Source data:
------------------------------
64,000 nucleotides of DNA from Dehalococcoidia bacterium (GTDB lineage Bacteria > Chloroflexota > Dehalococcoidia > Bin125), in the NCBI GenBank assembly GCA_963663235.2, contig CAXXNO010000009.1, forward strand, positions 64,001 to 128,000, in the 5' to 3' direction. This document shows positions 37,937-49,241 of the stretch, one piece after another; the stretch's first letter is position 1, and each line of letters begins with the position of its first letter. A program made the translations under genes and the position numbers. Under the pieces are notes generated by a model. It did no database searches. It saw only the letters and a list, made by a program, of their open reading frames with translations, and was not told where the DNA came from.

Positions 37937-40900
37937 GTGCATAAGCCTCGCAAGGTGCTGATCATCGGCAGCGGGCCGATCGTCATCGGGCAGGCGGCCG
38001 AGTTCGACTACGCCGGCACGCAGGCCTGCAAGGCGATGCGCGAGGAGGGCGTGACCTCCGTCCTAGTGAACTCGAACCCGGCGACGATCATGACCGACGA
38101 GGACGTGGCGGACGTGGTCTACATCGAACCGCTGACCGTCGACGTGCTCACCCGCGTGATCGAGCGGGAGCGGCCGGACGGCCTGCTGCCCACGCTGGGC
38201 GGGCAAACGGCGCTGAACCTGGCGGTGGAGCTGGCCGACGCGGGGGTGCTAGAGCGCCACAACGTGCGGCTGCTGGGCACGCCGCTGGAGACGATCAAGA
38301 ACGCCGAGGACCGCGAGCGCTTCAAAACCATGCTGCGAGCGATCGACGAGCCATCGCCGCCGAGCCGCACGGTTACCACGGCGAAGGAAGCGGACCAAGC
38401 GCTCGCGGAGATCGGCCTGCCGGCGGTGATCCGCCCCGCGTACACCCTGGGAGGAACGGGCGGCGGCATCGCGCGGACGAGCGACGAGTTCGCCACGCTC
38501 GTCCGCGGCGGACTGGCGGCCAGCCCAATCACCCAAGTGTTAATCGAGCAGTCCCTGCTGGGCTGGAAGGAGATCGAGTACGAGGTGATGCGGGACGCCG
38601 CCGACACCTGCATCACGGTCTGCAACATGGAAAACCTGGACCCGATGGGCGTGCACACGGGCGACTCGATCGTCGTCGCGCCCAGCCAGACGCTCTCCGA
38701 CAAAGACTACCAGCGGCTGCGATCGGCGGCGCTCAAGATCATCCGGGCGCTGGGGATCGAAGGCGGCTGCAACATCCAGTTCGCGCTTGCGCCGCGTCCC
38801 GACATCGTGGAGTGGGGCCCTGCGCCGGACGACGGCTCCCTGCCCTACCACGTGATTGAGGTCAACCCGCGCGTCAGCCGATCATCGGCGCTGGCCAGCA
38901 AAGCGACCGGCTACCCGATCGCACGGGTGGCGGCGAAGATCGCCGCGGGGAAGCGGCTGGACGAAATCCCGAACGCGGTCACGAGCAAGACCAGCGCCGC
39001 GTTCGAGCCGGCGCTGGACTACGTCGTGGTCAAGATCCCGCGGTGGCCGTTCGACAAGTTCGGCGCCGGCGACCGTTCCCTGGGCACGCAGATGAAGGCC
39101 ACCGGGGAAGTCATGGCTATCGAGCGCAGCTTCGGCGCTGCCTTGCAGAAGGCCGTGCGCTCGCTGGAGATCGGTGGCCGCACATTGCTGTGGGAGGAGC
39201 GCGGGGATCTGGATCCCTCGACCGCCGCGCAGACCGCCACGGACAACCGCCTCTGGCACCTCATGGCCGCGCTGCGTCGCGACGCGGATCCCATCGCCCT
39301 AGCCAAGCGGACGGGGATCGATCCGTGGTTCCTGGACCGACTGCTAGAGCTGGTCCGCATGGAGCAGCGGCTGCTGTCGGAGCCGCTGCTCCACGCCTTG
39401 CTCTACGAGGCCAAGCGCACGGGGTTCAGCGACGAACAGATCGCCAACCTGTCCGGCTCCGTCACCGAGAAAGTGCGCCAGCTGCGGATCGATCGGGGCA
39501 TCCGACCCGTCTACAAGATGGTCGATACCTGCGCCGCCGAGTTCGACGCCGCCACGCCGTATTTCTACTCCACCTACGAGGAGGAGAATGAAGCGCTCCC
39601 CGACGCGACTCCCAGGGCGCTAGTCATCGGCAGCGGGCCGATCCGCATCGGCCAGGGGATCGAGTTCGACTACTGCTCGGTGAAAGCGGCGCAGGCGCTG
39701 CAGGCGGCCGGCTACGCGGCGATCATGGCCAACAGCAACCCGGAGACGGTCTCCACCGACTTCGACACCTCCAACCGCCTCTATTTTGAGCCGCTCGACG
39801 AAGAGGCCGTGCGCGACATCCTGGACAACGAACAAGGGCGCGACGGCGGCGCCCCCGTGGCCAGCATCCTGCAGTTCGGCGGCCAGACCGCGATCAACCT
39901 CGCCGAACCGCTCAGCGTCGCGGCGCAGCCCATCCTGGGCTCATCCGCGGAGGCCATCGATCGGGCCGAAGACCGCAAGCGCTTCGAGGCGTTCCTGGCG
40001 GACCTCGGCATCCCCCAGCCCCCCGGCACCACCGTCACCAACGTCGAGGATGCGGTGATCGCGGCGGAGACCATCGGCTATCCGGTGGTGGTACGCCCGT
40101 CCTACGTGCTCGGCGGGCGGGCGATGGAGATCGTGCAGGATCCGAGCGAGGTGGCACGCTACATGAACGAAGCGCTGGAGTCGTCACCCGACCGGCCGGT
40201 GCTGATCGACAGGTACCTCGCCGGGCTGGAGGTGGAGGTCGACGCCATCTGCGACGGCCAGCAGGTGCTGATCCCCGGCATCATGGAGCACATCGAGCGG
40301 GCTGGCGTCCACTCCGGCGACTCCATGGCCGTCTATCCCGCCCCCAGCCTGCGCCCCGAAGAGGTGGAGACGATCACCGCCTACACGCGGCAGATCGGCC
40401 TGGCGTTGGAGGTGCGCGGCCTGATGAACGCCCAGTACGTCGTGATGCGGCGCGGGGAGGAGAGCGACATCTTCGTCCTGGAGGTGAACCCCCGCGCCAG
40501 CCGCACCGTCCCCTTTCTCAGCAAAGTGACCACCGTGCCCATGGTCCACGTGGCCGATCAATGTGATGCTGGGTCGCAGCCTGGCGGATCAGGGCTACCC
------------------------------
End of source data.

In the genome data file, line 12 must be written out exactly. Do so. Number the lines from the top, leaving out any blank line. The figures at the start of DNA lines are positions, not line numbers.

38801 GACATCGTGGAGTGGGGCCCTGCGCCGGACGACGGCTCCCTGCCCTACCACGTGATTGAGGTCAACCCGCGCGTCAGCCGATCATCGGCGCTGGCCAGCA